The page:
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How Mass Violence Affects Teen Mental Health

Teens who are exposed to school shootings and other acts of mass violence are at increased risk for anxiety, depression, and other mental health consequences.

Medically Reviewed By:

Trigger Warning: This article includes intense language around gun violence, trauma, and violence against children. Please engage in self-care as you read this article.

The United States has witnessed 278 mass shootings so far in the year 2022. By the time you read this, that number will almost certainly be higher. 

Sadly, this is nothing new—especially in schools. According to an Everytown analysis, there were approximately 550 incidents of gunfire on school grounds from 2013 to 2019—resulting in 129 deaths and 270 people wounded.

A mass shooting is defined as an incident in which four or more people are shot or killed (excluding the shooter), according to a nonprofit research group called The Gun Violence Archive. The news primarily highlights mass shootings at public locations like schools, malls, and grocery stores, but many of these violent events actually occur at home.

Even if you’ve never directly witnessed a mass shooting or other forms of violence, you know that it happens to teens and young people at school and other places you frequent as part of your everyday life. So how exactly are teens supposed to stay safe when it feels like violence is ubiquitous?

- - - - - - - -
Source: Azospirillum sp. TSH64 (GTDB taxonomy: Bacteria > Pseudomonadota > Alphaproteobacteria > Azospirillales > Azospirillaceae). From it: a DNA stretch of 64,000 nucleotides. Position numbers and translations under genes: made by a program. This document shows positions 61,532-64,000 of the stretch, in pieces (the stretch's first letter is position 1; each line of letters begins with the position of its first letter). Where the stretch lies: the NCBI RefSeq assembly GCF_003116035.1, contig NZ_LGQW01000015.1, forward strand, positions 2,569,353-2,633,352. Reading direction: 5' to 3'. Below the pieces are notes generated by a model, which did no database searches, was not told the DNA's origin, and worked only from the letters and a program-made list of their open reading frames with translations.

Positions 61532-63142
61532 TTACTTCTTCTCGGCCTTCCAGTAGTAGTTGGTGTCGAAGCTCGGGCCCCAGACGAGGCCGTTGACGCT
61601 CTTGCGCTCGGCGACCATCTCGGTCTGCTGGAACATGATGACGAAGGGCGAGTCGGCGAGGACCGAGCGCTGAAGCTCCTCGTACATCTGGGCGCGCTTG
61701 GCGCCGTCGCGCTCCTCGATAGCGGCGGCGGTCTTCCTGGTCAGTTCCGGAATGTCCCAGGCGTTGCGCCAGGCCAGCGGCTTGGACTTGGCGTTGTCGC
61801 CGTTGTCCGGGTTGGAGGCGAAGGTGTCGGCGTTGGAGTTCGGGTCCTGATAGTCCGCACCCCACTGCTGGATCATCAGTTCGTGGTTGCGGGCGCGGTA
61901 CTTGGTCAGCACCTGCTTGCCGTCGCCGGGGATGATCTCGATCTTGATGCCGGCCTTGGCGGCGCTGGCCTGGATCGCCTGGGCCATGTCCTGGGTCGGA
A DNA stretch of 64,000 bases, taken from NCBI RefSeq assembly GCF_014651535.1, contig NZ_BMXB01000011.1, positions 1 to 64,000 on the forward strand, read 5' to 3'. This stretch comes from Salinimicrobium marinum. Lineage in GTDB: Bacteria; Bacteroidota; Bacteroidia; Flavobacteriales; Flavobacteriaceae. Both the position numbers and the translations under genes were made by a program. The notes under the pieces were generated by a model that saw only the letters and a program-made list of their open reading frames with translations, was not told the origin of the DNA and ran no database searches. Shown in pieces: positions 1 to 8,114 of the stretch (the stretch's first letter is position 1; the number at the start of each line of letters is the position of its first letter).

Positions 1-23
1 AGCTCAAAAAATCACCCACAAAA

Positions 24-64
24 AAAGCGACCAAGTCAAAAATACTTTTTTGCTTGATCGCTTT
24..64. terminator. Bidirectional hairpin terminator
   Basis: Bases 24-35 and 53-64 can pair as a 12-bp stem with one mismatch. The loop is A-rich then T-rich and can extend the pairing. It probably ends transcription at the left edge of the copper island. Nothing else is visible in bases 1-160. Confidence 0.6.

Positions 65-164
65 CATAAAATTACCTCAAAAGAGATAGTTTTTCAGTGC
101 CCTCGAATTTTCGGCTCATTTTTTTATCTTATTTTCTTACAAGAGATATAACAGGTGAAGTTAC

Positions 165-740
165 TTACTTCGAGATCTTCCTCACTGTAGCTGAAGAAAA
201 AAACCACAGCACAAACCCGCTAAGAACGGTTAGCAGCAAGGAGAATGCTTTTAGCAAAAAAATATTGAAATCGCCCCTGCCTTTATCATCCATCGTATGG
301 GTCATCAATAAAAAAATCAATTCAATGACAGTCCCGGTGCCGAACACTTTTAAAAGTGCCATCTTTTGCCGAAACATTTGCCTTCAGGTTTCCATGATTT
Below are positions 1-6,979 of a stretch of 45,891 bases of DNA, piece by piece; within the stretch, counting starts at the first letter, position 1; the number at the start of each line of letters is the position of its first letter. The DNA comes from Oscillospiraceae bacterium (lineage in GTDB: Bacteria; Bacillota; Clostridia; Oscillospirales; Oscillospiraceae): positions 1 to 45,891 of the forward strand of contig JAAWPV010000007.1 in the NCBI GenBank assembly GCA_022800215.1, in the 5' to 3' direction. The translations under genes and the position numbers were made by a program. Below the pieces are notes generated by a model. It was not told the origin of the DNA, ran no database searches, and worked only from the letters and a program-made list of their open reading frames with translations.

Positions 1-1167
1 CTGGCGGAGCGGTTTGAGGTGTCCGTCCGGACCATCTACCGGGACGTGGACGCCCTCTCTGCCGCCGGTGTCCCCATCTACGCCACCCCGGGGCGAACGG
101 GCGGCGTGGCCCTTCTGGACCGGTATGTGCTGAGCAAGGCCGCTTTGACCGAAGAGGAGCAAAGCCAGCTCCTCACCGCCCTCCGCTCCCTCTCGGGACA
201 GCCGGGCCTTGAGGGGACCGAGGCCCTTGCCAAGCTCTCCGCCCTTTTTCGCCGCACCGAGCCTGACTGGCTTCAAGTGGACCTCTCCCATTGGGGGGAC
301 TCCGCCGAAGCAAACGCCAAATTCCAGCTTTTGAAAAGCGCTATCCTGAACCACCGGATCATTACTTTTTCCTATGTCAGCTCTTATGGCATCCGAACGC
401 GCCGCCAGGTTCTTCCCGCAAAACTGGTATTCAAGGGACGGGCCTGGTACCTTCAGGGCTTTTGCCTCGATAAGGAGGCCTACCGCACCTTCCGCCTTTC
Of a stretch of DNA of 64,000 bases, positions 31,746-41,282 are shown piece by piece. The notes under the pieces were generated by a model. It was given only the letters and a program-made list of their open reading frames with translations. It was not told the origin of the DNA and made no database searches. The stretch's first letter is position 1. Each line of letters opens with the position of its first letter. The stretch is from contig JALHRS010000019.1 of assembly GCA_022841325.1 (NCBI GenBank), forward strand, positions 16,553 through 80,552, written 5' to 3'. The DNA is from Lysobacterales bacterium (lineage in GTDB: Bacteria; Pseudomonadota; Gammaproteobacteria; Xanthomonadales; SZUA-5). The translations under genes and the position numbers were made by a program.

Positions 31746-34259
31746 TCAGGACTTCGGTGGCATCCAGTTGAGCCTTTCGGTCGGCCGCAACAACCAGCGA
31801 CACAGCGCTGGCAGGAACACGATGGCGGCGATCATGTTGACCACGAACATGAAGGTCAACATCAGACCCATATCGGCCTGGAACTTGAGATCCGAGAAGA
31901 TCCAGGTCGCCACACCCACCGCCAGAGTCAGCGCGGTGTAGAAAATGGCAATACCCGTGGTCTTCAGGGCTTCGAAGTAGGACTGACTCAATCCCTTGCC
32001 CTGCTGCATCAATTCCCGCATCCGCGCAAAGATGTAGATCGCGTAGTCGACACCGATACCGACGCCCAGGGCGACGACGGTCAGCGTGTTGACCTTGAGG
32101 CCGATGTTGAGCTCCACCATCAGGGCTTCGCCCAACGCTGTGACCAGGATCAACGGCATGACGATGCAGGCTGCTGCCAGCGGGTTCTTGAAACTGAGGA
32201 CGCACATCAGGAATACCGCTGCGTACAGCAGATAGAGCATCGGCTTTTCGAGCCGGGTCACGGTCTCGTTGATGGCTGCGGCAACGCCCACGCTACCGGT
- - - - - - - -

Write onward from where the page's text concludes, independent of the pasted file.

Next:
It’s a valid question and one that public health professionals, among others, are trying to answer. In the meantime, Charlie Health is here to encourage you to prioritize your mental health and practice coping methods to help combat anxiety and stress related to these traumatic events. 

The impact of mass shootings on mental health

Mass shootings take a mental health toll on everyone. They affect not only the teens, teachers, and families who witness the violence firsthand, but also the teens, teachers, and families who are living in fear that their community might be next. Between the morning newspaper, nightly news, and social media, we're inundated with exposure to mass violence and the horror and heartbreak that follow.

So how exactly are we supposed to carry on with life as usual? It can be difficult, and stress, anxiety, confusion, and fear are all normal and common reactions.

According to a recent study looking at more than 2,000 11th and 12th graders, concerns about school violence or shootings were linked to an increased likelihood of reporting anxiety and panic symptoms 6 months later. When the researchers focused on Black students in particular, they also noted an association between concern about school violence and future depression.

Another report from 2021 also studied the effects of mass shootings on the mental health of children and adolescents. They found that young children (ages 2 to 9 years old) who were directly or indirectly exposed to violence had higher rates of post-traumatic stress disorder (PTSD), but youth ages 10-19 years old had to experience several exposures to violence (direct or indirect) before experiencing symptoms of PTSD. That said, the researchers noted that constant news stories and social media updates could be responsible for short-term psychological effects in teens, such as increased fear and decreased feelings of safety.